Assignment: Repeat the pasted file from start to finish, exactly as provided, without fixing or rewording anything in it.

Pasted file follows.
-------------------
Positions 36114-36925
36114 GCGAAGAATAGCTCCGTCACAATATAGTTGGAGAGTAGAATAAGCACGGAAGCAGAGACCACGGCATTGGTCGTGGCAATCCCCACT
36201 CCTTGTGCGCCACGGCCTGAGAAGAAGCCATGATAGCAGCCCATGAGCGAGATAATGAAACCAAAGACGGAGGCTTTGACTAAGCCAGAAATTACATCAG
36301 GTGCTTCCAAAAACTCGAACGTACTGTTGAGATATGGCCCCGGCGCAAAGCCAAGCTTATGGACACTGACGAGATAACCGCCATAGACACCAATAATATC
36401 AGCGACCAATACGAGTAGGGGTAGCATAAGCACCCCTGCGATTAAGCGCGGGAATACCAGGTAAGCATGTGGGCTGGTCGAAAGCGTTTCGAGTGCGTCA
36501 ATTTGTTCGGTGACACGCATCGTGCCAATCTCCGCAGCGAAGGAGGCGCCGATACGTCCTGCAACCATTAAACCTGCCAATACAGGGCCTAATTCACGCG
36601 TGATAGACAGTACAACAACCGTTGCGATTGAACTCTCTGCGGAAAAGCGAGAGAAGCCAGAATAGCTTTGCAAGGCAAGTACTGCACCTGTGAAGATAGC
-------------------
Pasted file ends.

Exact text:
Positions 36114-36925
36114 GCGAAGAATAGCTCCGTCACAATATAGTTGGAGAGTAGAATAAGCACGGAAGCAGAGACCACGGCATTGGTCGTGGCAATCCCCACT
36201 CCTTGTGCGCCACGGCCTGAGAAGAAGCCATGATAGCAGCCCATGAGCGAGATAATGAAACCAAAGACGGAGGCTTTGACTAAGCCAGAAATTACATCAG
36301 GTGCTTCCAAAAACTCGAACGTACTGTTGAGATATGGCCCCGGCGCAAAGCCAAGCTTATGGACACTGACGAGATAACCGCCATAGACACCAATAATATC
36401 AGCGACCAATACGAGTAGGGGTAGCATAAGCACCCCTGCGATTAAGCGCGGGAATACCAGGTAAGCATGTGGGCTGGTCGAAAGCGTTTCGAGTGCGTCA
36501 ATTTGTTCGGTGACACGCATCGTGCCAATCTCCGCAGCGAAGGAGGCGCCGATACGTCCTGCAACCATTAAACCTGCCAATACAGGGCCTAATTCACGCG
36601 TGATAGACAGTACAACAACCGTTGCGATTGAACTCTCTGCGGAAAAGCGAGAGAAGCCAGAATAGCTTTGCAAGGCAAGTACTGCACCTGTGAAGATAGC